Harmonic cymbals from the Tibetan Buddhists

Tingshaw bells, also known as cymbals, were traditionally used by Tibetan Buddhists centuries ago for prayer and yoga meditation. The "Ting" in Tibetan refers to the ringing sound of metal, while "sha" means hanging or suspension. Therefore, the name of tingshaw is often taken to mean either "hanging metal bell" or "sustained musical note."

As an instrument, the tingshaw helps capture the notes of seemingly endless desire, they are used in the West for meditation, healing work and their sound is perceived as sacred and is considered to draw positive energy.

Tingshaw come in matched pairs. Each cymbal is made from the alloy of five to seven different metals, and held together by a leather cord. By holding the cord and striking them gently, tingshaw will produce a pure, vivid, brilliant tone for up to 30-seconds.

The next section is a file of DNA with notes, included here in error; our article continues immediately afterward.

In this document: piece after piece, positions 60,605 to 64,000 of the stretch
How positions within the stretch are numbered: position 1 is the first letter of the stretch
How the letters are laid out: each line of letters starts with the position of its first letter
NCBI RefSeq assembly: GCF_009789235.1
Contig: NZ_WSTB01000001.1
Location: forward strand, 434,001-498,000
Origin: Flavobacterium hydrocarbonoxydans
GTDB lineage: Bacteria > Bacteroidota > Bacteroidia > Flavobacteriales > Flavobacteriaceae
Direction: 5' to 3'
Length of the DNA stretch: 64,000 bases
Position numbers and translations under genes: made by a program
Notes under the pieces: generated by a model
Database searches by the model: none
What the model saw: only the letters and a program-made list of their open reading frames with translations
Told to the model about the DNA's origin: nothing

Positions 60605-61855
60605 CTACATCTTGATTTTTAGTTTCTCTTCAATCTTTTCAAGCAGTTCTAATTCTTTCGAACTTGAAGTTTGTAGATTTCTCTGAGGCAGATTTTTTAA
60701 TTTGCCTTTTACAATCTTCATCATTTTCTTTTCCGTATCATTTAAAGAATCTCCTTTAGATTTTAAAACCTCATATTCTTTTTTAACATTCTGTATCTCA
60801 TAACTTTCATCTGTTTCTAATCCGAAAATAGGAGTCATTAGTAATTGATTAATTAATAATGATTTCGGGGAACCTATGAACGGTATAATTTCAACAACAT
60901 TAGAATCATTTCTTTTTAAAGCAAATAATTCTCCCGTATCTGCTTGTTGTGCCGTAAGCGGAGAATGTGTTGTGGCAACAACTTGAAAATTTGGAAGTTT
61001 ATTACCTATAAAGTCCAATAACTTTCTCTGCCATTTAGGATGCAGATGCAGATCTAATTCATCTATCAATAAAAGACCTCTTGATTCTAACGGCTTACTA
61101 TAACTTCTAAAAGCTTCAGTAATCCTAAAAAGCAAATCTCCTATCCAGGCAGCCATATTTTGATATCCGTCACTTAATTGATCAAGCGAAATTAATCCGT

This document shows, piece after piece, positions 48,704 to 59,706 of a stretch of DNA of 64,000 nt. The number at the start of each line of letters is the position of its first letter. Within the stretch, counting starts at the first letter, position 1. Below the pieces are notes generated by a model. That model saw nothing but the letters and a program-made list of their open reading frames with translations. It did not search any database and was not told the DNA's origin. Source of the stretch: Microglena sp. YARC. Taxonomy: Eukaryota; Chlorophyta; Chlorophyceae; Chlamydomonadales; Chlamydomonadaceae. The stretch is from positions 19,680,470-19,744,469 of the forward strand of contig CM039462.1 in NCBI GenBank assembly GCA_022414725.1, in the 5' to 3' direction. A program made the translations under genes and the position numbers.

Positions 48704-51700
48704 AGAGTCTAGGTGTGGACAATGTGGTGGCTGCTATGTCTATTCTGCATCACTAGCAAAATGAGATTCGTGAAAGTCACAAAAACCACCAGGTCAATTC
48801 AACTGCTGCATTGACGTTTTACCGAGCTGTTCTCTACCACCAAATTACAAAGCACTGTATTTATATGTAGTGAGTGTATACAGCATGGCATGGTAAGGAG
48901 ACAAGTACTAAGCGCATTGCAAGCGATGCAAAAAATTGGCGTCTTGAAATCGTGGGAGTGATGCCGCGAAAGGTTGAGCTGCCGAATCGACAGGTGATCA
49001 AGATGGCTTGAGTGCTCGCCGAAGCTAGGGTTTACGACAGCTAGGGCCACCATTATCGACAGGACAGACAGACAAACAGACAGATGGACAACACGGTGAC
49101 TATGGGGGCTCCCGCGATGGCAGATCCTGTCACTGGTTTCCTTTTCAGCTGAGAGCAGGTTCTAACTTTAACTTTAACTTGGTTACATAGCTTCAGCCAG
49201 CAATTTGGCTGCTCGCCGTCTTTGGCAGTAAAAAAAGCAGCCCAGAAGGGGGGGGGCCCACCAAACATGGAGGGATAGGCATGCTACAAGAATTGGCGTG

The variety of metals used to create tingshaw make each note resonate. They create a durable and harmonic note with a pleasant, oscillating wave of sound. The sound of tingshaw has often been compared to a sacred summons; although it's also said to soothe the nerves. The richness of the sound and the vibrancy of the natural modulations are impressive.

The smaller the bells; the finer the sound they produce. Similar to singing bowls, the tingshaw is a ceremonial artifact used specifically by monks or Buddhists. In addition to praying, singing, chanting and religious celebration, tingshaw bells are used to represent the beginning and the end of a meditation session or a focusing of the mind.

Most tingshaw are selected from the Himalayas and have different patterns on the outside of the bells. Some of them have a dragon design and others depict the 8 fortunate symbols of happiness that are believed to bring people good fortune. The price range of a pair of tingshaw ranges drastically from $20 to $120 online.

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